THE CLOSE OUT
WORDS & PHOTO DOM MOORE
How long had we been out here now? Only half an hour maybe, there were four of us, conditions weren’t dangerous though it’s always choppy. Why then was I beset with a sense of creeping menace?
Before I go any further I have to tell you that nothing exciting or bad happened this day. But that doesn’t stop the mind telling stories and shifting you from a state of relaxation closer towards one of fight or flight. Primal instincts I suppose, similar to when you’re just old enough to drink, you walk into a dodgy flat-roof pub on a housing estate. All full of nutters and ne’er-do-wells. The tension thicker than the stale air.
The water’s always black around here on the far side of Goose Rock. If you put a mask on and peer over the side of your board you can see that the colour is often down to the dark sea grass and kelp, which is fine. But every now and then your eyes adjust and with a jolt of panic you realise you’re staring down into the void. Scrambling back atop your board and paddling away your mind cuts away to a Jaws-like over-under image of your board on the surface and a megalodon rising up to get you, or maybe a Soviet era nuclear submarine gone samovolka, refusing to believe the cold war is over. Or perhaps in the knowledge that it’s started again.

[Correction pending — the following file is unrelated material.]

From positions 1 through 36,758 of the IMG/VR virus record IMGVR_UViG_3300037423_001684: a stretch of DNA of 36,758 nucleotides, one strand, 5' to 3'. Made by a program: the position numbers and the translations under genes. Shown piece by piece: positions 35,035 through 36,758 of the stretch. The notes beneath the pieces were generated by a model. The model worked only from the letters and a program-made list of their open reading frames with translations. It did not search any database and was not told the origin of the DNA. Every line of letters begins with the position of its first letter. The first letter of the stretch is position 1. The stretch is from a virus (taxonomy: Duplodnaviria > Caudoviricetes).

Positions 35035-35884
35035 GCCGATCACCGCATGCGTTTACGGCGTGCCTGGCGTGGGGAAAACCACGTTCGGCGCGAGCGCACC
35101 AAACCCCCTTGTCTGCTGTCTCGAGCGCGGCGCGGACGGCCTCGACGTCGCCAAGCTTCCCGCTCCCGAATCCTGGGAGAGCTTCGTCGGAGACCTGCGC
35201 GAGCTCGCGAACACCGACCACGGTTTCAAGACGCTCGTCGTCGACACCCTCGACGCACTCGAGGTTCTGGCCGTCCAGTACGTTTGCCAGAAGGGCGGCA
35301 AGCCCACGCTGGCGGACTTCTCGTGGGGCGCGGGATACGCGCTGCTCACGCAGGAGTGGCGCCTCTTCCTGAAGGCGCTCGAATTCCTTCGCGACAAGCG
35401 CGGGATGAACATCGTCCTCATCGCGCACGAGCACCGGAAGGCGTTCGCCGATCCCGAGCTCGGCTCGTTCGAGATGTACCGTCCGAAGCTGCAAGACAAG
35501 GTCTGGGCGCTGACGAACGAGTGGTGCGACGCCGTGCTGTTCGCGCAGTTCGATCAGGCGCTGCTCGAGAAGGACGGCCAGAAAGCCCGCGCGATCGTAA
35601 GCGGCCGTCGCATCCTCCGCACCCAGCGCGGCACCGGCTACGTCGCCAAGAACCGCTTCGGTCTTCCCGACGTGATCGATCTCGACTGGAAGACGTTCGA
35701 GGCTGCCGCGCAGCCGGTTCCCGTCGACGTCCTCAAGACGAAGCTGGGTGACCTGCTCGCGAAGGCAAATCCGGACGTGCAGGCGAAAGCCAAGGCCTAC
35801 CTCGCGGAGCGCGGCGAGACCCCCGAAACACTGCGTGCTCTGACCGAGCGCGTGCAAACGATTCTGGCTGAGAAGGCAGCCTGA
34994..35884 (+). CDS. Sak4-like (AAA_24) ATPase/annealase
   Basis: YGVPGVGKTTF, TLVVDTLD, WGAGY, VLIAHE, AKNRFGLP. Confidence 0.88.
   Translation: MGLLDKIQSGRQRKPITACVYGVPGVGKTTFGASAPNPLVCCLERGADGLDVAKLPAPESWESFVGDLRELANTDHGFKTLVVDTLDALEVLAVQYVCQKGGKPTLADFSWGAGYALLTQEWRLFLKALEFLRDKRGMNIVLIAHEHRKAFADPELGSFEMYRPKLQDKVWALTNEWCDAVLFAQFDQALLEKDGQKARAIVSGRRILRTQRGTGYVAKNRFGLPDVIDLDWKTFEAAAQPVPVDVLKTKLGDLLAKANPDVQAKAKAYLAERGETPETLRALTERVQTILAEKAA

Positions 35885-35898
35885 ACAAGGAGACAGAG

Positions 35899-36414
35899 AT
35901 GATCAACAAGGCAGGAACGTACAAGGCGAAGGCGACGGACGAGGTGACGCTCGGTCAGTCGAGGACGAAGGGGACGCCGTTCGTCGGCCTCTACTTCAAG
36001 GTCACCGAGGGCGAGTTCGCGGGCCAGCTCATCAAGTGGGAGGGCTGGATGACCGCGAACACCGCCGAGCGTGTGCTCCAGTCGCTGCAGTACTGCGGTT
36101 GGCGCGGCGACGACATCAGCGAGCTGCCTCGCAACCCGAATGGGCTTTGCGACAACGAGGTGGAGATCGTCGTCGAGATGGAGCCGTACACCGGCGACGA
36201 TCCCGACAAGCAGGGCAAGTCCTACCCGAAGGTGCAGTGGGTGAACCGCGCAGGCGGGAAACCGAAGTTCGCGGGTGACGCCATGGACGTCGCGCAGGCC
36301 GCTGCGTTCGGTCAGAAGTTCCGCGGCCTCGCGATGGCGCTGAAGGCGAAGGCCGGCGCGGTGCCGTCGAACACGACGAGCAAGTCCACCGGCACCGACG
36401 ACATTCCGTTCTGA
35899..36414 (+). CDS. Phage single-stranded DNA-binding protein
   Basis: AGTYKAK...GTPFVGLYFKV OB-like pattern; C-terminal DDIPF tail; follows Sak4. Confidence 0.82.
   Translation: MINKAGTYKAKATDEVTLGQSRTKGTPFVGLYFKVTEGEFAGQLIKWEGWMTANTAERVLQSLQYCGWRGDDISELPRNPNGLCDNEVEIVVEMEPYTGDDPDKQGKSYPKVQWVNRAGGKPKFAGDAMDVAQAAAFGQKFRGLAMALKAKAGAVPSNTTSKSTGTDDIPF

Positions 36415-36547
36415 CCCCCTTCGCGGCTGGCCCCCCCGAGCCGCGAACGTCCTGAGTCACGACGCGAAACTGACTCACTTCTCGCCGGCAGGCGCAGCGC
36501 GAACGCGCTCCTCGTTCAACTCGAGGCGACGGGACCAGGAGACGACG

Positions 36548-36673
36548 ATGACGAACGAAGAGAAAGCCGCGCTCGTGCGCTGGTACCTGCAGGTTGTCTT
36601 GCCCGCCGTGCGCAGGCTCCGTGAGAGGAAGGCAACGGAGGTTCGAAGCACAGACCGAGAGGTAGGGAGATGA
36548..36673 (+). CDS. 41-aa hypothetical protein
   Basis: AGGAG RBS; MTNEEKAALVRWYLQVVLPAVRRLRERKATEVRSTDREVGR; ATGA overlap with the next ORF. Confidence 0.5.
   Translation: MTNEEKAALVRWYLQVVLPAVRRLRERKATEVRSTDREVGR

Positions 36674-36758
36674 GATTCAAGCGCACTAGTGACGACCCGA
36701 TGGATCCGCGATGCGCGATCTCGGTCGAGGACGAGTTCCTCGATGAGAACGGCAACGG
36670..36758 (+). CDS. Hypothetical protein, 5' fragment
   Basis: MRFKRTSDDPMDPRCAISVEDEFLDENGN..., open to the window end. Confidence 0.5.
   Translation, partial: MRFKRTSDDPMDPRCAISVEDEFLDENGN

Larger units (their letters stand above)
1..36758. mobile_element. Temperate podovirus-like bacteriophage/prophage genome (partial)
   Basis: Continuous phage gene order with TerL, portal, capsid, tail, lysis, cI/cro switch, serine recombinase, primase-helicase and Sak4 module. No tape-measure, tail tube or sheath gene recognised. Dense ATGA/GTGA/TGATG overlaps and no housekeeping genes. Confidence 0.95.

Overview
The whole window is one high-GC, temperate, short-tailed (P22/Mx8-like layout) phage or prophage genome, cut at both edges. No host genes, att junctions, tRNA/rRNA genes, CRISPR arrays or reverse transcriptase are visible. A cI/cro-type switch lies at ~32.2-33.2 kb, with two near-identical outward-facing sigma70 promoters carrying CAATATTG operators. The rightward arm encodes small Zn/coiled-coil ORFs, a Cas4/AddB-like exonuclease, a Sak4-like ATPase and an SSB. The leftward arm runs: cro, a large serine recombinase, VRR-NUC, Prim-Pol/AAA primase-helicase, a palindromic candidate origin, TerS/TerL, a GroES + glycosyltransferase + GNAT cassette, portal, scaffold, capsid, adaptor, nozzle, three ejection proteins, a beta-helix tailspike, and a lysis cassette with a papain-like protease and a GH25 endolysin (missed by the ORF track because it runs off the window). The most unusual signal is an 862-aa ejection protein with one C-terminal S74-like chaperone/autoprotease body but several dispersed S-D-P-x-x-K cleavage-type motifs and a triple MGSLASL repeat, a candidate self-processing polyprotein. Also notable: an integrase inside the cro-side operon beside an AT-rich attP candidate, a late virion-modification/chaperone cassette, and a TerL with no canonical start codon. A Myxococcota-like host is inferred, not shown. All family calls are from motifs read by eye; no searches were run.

There’s a lot of equipment lurking in the darkness beneath our waves; 20th century communication cables, hydrophones to triangulate enemy submarines, and wrecks of bombers, unexploded ordinance…To me that’s creepier than any natural threat, machines hiding under the surface while you paddle in ignorance above. Even the dark swirling waters around a river lock gate are enough to make me pick up my paddle stroke a bit.
I think the eeriest thing I ever heard resulting from a leisurely day on the water was the family who got caught in the current at the entrance to Poole Harbour and pulled under the chain link ferry. Happily they survived unscathed but seriously rattled when they popped up the other side. Apparently the noise of the chains underwater in the blackness was deafening. SUP International